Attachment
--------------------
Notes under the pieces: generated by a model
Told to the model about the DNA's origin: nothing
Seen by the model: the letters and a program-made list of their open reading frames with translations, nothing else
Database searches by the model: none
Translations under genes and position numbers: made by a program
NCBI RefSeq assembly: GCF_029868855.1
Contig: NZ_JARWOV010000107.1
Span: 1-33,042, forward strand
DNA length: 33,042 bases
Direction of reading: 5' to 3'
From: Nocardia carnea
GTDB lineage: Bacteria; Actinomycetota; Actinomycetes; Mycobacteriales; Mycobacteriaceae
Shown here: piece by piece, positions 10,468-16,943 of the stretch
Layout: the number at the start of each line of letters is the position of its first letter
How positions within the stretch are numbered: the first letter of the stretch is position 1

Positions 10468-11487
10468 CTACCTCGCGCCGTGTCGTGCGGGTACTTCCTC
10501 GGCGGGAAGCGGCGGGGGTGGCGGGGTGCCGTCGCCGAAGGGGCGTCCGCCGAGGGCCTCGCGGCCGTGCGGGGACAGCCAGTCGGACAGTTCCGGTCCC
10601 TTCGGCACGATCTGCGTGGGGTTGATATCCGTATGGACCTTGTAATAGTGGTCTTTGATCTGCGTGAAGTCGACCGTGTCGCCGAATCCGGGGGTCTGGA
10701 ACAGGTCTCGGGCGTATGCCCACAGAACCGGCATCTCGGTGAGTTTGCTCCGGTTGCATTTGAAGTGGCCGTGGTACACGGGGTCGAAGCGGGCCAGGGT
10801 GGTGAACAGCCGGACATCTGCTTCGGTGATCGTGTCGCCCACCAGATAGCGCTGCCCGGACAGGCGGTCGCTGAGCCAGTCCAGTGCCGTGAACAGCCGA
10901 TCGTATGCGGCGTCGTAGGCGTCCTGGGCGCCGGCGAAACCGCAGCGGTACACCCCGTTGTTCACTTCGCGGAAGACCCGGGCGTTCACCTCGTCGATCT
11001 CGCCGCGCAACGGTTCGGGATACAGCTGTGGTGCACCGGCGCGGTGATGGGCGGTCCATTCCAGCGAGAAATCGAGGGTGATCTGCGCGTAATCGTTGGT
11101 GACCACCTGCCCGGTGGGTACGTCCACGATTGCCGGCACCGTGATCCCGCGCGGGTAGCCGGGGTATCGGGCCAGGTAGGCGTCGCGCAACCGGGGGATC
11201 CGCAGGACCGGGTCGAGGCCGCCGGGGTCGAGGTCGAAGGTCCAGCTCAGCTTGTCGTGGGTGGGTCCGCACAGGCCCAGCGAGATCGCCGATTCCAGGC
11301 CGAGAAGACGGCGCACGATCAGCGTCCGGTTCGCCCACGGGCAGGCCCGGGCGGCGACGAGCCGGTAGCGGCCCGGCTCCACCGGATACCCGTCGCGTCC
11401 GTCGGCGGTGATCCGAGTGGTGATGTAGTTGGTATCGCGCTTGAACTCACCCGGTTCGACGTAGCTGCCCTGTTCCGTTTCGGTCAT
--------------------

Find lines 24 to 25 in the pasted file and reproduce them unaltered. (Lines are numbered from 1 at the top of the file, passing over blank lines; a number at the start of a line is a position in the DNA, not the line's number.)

11101 GACCACCTGCCCGGTGGGTACGTCCACGATTGCCGGCACCGTGATCCCGCGCGGGTAGCCGGGGTATCGGGCCAGGTAGGCGTCGCGCAACCGGGGGATC
11201 CGCAGGACCGGGTCGAGGCCGCCGGGGTCGAGGTCGAAGGTCCAGCTCAGCTTGTCGTGGGTGGGTCCGCACAGGCCCAGCGAGATCGCCGATTCCAGGC